Meals on Wheels Celebrates 50 Years!

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Above: This 1980’s newspaper clipping from The Recorder, courtesy of Jane Dion, née Stebbins (pictured on the right), shows food being prepared for 13 congregate elder meal sites at a facility on the Northfield Mount Hermon campus.

In March 1972, President Nixon signed into law an amendment to the Older Americans Act of 1965 to include a national nutrition program for adults 60 years and older.  This nutrition program was the foundation of a nationwide network that became known as Meals on Wheels.

LifePath, then Franklin County Home Care Corporation, became part of that nationwide network, and started delivering Home Delivered Meals in 1976, serving a total of 5,671 meals that year, and provided meals for Congregate Meal sites. Much has changed over the years, and the Nutrition Program at LifePath has grown exponentially. From July 2020 through June 2021, we served 143,518 meals to 33 different routes covering 30 towns in Franklin County and the North Quabbin area.

It is not unusual for the meals driver to be the only person an older adult interacts with all day. 

Prior to the pandemic, Meals on Wheels served over 223 million meals to approximately 2.4 million older adults across the country.  While this program serves up nutritious meals, it is much more than a food delivery program. The Meals on Wheels program provides healthful daily nutrition, a wellness check, and socialization, intended to both improve nutrition and reduce isolation and depression. Area Agencies on Aging, including LifePath, and Councils on Aging, are making a difference in the lives of older adults each day. Congregate Meals programs, often located at Senior Centers, provide excellent opportunities for making new connections and socializing with friends and neighbors. 

Locally, this program was built on, and is sustained by, the commitment and dedication of LifePath staff and volunteers and is made possible through the support of businesses, sponsors, funders, and donors. We have 53 dedicated volunteer drivers, some of whom receive a small stipend and mileage for providing this vital nutritional lifeline and social connection to elders within our communities. In February, volunteers spent 1,156 hours delivering meals, not including the time spent by LifePath staff, who help to deliver meals as well.

To further understand the necessity of the Nutrition Program, here are some stunning statistics:
One in 5 Americans is 60 or older, with 12,000 more turning 60 each day. By 2060, 1 in 3 Americans will be 60 or older. 

Also, before the pandemic:

  • 1 in 3 older individuals felt lonely
  • 1 in 8 older individuals were threatened by or experienced hunger
  • 1 in 4 older individuals lived alone
  • 1 in 3 older individuals lived with a disability
  • 1 in 10 older individuals experienced poverty

The pandemic has both highlighted and exacerbated the level of food insecurity, malnutrition, and social isolation that elders face. 

We’ve learned a lot about health risks associated with aging and have developed a range of preventative responses to many of these risks. More recently, we’ve gained important insights into the connection between isolation, depression, nutrition, and associated risk factors which can have a dramatic impact on one’s health and well-being. It is not unusual for the meals driver to be the only person an older adult interacts with all day. The driver makes sure to see the elder at the time of delivery and to carry out the wellness check which provides peace of mind to the meals recipient, and to family members as well. There are many instances where the elder has fallen or experienced a medical issue and the driver takes the necessary steps to help them.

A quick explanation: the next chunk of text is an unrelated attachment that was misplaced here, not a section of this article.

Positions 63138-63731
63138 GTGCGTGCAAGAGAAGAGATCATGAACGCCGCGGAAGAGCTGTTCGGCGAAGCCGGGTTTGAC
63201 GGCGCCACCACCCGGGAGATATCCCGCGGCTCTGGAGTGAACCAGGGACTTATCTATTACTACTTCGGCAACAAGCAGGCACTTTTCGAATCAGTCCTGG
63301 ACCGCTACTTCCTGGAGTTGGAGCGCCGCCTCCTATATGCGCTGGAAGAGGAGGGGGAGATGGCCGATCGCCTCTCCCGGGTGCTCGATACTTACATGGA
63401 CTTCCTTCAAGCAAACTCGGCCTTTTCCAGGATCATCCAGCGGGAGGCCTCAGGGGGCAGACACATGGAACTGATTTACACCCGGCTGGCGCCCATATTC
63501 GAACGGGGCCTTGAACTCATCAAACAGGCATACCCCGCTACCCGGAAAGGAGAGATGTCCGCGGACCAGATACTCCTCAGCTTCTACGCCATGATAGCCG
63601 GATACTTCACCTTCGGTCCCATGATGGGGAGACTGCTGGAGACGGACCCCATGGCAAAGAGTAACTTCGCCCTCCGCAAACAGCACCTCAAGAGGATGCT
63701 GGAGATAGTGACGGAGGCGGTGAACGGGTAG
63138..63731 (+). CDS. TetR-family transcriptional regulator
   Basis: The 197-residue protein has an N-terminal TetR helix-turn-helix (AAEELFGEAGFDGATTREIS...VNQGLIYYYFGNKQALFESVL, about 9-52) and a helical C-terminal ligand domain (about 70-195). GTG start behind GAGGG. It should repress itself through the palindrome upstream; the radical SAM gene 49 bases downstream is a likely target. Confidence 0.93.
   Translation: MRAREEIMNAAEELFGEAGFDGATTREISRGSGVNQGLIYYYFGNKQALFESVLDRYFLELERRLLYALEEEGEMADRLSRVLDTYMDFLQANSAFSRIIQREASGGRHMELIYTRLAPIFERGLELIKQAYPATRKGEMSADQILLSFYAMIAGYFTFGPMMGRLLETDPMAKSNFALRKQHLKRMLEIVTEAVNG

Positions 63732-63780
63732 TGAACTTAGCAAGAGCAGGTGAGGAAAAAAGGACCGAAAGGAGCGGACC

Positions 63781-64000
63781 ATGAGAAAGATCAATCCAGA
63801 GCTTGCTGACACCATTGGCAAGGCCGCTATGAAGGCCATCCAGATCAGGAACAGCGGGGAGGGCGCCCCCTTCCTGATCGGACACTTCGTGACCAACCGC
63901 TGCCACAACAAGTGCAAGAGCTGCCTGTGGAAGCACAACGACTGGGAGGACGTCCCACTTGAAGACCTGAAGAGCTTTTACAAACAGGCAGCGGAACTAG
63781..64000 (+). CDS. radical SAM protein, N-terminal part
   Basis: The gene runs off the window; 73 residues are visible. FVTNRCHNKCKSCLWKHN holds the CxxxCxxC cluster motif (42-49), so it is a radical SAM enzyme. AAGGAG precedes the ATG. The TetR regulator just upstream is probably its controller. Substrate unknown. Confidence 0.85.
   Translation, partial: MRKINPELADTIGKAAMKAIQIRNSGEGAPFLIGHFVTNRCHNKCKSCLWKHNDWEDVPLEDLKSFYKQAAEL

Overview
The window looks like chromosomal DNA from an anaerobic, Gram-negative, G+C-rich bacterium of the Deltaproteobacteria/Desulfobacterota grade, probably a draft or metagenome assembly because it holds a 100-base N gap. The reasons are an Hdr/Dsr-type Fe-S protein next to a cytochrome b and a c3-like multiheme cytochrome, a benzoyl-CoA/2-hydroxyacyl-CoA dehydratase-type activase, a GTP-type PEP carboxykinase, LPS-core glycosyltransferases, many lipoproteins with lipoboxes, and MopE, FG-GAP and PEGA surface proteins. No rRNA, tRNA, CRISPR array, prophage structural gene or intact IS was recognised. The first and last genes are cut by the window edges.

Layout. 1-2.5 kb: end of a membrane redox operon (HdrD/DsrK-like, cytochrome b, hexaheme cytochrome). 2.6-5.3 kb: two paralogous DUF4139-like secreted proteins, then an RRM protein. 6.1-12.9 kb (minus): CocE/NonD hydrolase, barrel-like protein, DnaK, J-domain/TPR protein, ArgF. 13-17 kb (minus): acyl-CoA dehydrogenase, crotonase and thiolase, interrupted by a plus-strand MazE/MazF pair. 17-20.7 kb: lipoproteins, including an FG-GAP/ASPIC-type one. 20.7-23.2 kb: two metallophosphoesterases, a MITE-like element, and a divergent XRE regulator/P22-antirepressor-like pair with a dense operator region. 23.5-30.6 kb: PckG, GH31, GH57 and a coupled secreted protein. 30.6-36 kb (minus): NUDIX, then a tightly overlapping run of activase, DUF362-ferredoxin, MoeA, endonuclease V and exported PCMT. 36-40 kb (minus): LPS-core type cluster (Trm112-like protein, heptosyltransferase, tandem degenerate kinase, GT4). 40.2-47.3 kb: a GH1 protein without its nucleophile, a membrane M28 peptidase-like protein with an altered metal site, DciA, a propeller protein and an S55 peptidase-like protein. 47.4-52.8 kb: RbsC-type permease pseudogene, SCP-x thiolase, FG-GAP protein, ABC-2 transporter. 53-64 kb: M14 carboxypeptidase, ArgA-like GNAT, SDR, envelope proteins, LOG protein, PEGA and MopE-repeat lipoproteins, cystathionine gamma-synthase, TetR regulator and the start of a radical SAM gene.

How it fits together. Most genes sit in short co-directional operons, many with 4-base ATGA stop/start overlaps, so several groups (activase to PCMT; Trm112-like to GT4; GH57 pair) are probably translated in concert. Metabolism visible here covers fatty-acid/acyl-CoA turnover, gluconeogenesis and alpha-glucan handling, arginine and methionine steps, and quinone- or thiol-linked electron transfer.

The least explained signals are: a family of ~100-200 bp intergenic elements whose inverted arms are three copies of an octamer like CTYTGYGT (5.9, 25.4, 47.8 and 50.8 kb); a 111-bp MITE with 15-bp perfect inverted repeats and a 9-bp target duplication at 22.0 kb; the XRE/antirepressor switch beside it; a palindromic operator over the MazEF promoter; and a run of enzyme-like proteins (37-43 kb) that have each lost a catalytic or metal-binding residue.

The meals are planned with the nutritional needs of older adults in mind. Our staff Nutritionist/Registered Dietitian Karen Lentner, MA, RD, LDN, works in collaboration with her peers throughout the state, and plays a critical role in the planning of menus to provide quality, nutritious meals for those we serve. Many factors are considered when menus are created, including a variety of foods, color, appeal, texture, consistency, cost, and nutritional value. In addition, religious, ethnic, cultural, and food preferences are also considered. Computer software is utilized by the nutritionist to complete a nutritional analysis of the menu to ensure the menus meet the Dietary Guidelines for Americans. 

So much care, detail, and dedication is packed into each meal delivery, and the positive impacts of the meals programs are clear and oftentimes life-changing for the recipient, as well as for the volunteer driver. LifePath is committed to providing Meals on Wheels, including wellness checks, to each elder in need of this essential service. This program is fiscally dependent on volunteer drivers to deliver meals throughout our rural communities, regardless of how remote the location might be. Our drivers are dedicated and we have a few who have been delivering Meals on Wheels for over 20 years. So let us celebrate 50 years of an amazing and necessary program!

Our program is always in need of volunteer drivers, and whether it is one day or five days per week, the offer of your time makes a difference. Please consider volunteering or donating to support our program. Making a difference is easy. Call 413-773-5555, X1230; 978-544-2259, X1230; or send an email to to provide support or to order meals for yourself or for someone you know would benefit from this vital program.

Barbara Bodzin
Barbara Bodzin, Former LifePath Executive Director
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